“This Is Your Brain on War”: Poetry for Peace in a Time of War


Poetry for peace in a time of war.

world brain



This is a follow-up to my first column in Psychiatric Times on “The Gaza-Israel War: ‘A Major Poetic Emergency.’” That emergency has become a full-blown crisis cascading into a catastrophe. There are 2 sides, multiple competing allegiances, many losers, and no winners.

When life touches us, poems appear like bruises.

– Yehuda Amichai1

It has been just over 6 months since Hamas invaded Israel on October 7th, 2023. As of today, we count 189 days of war. Approximately 1139 Israelis and foreign nationals were killed, including children, women, and the elderly. Entire families, neighborhoods, and towns were destroyed.

Christians just recently celebrated Easter Sunday, commemorating the death by crucifixion and the miraculous resurrection of their Savior Jesus Christ in Jerusalem. Happy Easter! The Pope condemned Hamas’ terrorist attacks and pleaded for the release of hostages unharmed and has called for a ceasefire in Gaza, the provision of humanitarian aid, and respect for international law. Christians are among the victims of the invasion and the war.

Ramadan, which commemorates “the month in which the Quran was revealed as a guide for humanity” (Surah Al-Baqara 2:185) has just ended with the Muslim feast of Eid al-Fitr. Ramadan Mubarak! Hamas abducted 253 Israelis to the Gaza Strip, and 112 Israeli hostages were returned alive—105 released in a prisoner exchange deal, 4 released by Hamas unilaterally, 3 rescued by Israel Defense Forces.

The Jewish Passover begins in just 10 days. Chag ha-Pesach—“the Pilgrimage of the Passing Over”—commemorates the Israelites’ escape from slavery in Egypt. Chag Pesach Sameach! Happy Passover Holiday! The Israeli counterattack continues. More than 30 thousand Gazans have been killed, including children, women, and the elderly. Entire families, neighborhoods and towns destroyed. And 133 Israeli hostages remain in captivity in Gaza, without any sure knowledge that they are still alive.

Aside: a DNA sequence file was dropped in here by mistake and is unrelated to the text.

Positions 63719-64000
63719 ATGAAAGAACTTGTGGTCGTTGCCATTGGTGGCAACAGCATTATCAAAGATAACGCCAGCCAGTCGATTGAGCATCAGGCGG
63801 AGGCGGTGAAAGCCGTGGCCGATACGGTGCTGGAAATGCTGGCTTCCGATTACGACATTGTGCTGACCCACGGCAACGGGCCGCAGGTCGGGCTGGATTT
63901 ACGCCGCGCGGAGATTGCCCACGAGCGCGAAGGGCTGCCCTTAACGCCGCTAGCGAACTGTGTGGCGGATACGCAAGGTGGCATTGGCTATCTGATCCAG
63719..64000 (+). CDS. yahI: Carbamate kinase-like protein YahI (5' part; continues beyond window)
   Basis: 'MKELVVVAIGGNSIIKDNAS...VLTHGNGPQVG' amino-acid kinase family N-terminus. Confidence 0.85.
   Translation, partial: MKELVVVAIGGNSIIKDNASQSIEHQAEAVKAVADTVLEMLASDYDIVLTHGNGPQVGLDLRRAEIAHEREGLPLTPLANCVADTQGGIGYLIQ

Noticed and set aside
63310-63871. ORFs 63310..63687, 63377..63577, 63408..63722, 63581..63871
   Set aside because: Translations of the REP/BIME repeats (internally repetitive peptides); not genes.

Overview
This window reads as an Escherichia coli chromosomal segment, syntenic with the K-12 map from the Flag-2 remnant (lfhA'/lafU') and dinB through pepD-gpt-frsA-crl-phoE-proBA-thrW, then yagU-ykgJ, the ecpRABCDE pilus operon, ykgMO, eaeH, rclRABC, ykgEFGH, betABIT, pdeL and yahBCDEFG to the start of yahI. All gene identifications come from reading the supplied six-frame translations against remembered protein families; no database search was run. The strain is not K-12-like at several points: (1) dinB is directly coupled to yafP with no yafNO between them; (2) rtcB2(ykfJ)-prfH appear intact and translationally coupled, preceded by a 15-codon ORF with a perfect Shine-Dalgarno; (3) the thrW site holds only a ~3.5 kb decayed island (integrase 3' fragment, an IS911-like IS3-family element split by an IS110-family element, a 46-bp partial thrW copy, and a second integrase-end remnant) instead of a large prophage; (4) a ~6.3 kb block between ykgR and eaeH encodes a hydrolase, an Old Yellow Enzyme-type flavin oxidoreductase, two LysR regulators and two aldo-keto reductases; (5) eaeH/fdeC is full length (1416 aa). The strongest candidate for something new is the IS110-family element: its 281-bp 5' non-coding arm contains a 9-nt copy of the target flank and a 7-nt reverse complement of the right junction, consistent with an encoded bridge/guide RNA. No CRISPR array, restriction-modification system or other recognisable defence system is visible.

The 3 Abrahamic faiths were born in strife and celebrate salvation through crucifixion, the revelation for humanity of the Quran, the escape from slavery. And this is the third time I am reporting on my poetic conversation with a Palestinian psychologist and poet living in Nazareth called Mustafa Qossoqsi. Poetry for peace in a time of war.

Like the Gaza-Israel war, there have been many interlocutors in this poetic conversation. For years, I have been conducting poetic conversations with Jan Jorgensen, a Montreal pastor and poet, which inspired my reaching out to Mustafa for our own poetic conversation and she joined with her own prayer-poems. Psychiatric Times columnist H. Steven Moffic, MD, introduced my first report, “The Gaza-Israel War: ‘A Major Poetic Emergency’2 and follows our poetic conversation. My friend Maurizio Andolfi, MD, who organized the International Family Therapy Conference in Assisi where Mustafa and I met last July, had that first report on our poetic conversation translated into Italian for Terapia Familiare, published in Rome.3 Gerald Perman, MD, the editor of Capital Psychiatry who published our second report on our poetic conversation, “Borders, Belonging, and Betrayals,”4 also follows our conversation. Sometimes Steve and Jerry respond, mostly to the poetry or other texts we share, rarely about the war itself, the losses, or the sacrifices, but acknowledging our feelings—Mustafa and me. Jan responds with compassionately crafted messages and poems, praying for a miracle.

What Did and What Didn’t Happen

There were no words of recrimination between Mustafa and me, a Palestinian living in Israel and a Jew living in Montreal. There were appeals to our mutual concerns, physical safety, and emotional distress. There was an embrace of peace—Mustafa called for “poetry of peace, not poetry of war.” But we did not quite live up to that.